17

From what I understand, the way Jaegers are supposed to work, 2 pilots use 100% identical movements to control the Jaeger's movement, which mimics pilots' moves.

However, the Chinese Jaeger has 3 pilots and 3 arms.

None of those pilots have 3 arms. And it's told that 1 pilot can't control a Jaeger (thus needing 2), so a 3rd pilot can't control the 3rd hand alone (and if he could, then it would be out of sync with other 2 hands).

How does this 3-person 3-arm control system work? (in-Universe explanation)

Hat/tip: CinemaSins

4 Answers 4

19

Drifting is a little confusing.

In both the movie and the novelization, it is stated that the minds of the pilots work in concert, sharing the neural load, but we repeatedly see each pilot acting independently at times.

The art book, "Pacific Rim: Man, Machines & Monsters" discusses the Wei triplets and Crimson Typhoon.

Once it was set that Crimson Typhoon would have three pilots, that Jaeger got three arms. "One of the brothers would be the weapons guy and the other two would be pilots in normal combat," says del Toro, "and then when it becomes the Thundercloud Formation, which is the three going at the same time, the three of them would have control."

Aside from this one quote, all of the materials indicate that all three brothers are sharing the neural load at all times during the Drifts. For example, this passage from the novelization:

The Wei triplets moved like they were one person. All Ranger pairs moved in unison while they were Drifting, but the quality of the Wei's handshake was different. Raleigh wondered what it was like. He'd had plenty of Drifts with his brother, but he and Yancy weren't identical. Seemed to Raleigh that the Weis must lose track of who was who... but maybe that was just because he didn't know what their Drift was like.

Unfortunately, none of the materials really goes into specifics regarding the Wei triplets or Crimson Typhoon. The closest thing we get is a dossier regarding Crimson Typhoon in the novelization discussing the fact that Crimson Typhoon was specifically built for the triplets.

Crimson Typhoon was specifically designed for the Wei triplets in mind, once Dr Lightcap had worked out the specifications for a triple neural-handshake and a three-layered Pons interface structure. The Weis and Crimson Typhoon are so closely identified with each other that it is doubtful any three other Rangers would be able to control Crimson Typhoon.

3
  • 7
    It can also be noted that the reason that Crimson Typhoon had three arms is actually because they couldn't find quadruplets. Del Toro initially wanted CT to have four arms, but they had to stick with three when they couldn't find anyone to fill the roles.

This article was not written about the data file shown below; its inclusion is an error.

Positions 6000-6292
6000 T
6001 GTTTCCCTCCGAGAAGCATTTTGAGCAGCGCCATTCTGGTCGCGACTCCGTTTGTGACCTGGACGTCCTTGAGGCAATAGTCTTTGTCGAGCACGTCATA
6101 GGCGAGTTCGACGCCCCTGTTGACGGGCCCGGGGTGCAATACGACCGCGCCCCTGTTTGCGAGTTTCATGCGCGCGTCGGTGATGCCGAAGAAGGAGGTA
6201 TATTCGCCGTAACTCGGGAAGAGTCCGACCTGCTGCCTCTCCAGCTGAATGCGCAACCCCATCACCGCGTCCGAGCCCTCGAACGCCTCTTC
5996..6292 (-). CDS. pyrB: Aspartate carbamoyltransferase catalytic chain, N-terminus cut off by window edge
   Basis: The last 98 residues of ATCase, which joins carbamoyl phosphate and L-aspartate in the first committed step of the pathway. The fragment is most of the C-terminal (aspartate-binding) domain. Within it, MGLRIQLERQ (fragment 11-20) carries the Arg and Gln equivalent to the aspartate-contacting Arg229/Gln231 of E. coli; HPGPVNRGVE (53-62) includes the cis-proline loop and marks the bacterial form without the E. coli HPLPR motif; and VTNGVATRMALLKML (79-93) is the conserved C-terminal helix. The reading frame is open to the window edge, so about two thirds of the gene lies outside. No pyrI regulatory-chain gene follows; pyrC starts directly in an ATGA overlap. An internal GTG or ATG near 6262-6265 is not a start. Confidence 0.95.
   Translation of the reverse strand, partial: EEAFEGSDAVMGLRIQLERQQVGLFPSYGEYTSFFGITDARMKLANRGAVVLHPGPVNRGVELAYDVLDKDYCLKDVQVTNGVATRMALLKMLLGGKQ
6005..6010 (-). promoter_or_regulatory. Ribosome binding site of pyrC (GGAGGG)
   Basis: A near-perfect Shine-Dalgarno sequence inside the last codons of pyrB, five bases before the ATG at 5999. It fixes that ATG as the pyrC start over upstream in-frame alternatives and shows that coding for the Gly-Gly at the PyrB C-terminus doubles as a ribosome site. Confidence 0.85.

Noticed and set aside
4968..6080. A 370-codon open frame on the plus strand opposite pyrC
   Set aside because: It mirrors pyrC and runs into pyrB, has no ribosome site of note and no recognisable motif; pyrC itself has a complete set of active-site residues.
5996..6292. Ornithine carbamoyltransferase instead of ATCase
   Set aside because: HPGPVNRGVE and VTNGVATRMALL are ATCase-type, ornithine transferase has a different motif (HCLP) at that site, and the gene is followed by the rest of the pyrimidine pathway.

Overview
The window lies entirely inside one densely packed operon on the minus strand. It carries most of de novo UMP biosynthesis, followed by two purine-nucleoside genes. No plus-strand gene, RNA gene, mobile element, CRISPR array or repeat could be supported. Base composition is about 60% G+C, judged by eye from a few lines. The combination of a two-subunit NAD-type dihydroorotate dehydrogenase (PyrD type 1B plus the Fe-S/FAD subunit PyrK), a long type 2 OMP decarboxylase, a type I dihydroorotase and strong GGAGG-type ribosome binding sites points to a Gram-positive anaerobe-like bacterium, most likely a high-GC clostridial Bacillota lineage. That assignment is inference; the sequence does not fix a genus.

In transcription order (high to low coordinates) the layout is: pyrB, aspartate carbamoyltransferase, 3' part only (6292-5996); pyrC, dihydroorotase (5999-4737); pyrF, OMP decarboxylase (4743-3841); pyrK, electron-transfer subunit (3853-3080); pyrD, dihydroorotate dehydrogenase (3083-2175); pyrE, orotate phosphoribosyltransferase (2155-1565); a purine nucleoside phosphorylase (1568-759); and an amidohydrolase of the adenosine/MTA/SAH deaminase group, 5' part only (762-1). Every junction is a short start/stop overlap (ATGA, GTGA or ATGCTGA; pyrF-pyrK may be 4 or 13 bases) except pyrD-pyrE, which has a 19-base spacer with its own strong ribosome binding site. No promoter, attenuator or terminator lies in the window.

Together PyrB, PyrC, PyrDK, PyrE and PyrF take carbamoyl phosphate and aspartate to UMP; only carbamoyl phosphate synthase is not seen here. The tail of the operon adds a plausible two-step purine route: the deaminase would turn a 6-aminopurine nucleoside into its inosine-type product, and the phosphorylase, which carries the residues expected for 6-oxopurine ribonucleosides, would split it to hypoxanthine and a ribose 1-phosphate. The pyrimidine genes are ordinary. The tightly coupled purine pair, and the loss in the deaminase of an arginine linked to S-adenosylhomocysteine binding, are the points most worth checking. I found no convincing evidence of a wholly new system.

– phantom42
    Commented Jan 20, 2014 at 17:45
  • From what I saw, the two pilots generally share control of the Jaeger, but have priority for one side over the other. There are numerous instances where one pilot goes out-of-sync with the other to use various other controls (like releasing Gypsy's coolant). I figure the 3 people for 3 arms has something to do with this.
    – KSmarts
    Commented Jan 23, 2015 at 17:07
  • 2
    If you need 2 people to let 2 arms move (2 people-arms per machine arm), isn't it simple math saying you need 3 people for 3 arms (still 2 people-arms per machine arm)?
    – Mast
    Commented May 11, 2017 at 18:37
2

My take, using only real-world robotics for reference;

It takes a load of calculations and minute adjustments to balance a bipedal robot (See Boston Dynamics). In order to balance a giant robot, the mech would likely to do all the calculations and balance, while the pilots just think about moving forward, letting the mechanics do the work.

Whereas weapon systems and arms are independent (again, balanced by the lower torso and legs by the computer), so the triplets could - in the handshake - all form a mental consensus to move forward or jump as a reaction, then have their way with each arm and other weapon system available to them independently.

Makes sense to me...

1

I believe that it’s some kind of advanced neural handshake that lets the guy in the back specially control the 3rd arm on his left instead of the actual left arm on the front.

1
  • 1
    When answering questions please don't give opinions. But other than that your answer is fine.
    – Gil-Galad
    Commented Feb 6, 2018 at 3:03
0

Actually, I’m pretty sure it’s like this. Each pilot works in synch to control most of CT's movements, while the two main pilots (Jin and Hu) each control one of the smaller right arms. So basically, Jin can control the right arm on the back while Hu can control the main right arm. The third pilot (Cheung) is then given control of equipment such as the jetpack and pivot waist.

1
  • I've rolled back your edit to remove the question from the end of your answer. If you have an additional question, please ask it in a question, not in an answer on another question. Thank you.
    – F1Krazy
    Commented Feb 7, 2018 at 9:06

Your Answer

By clicking “Post Your Answer”, you agree to our terms of service and acknowledge you have read our privacy policy.

Not the answer you're looking for? Browse other questions tagged or ask your own question.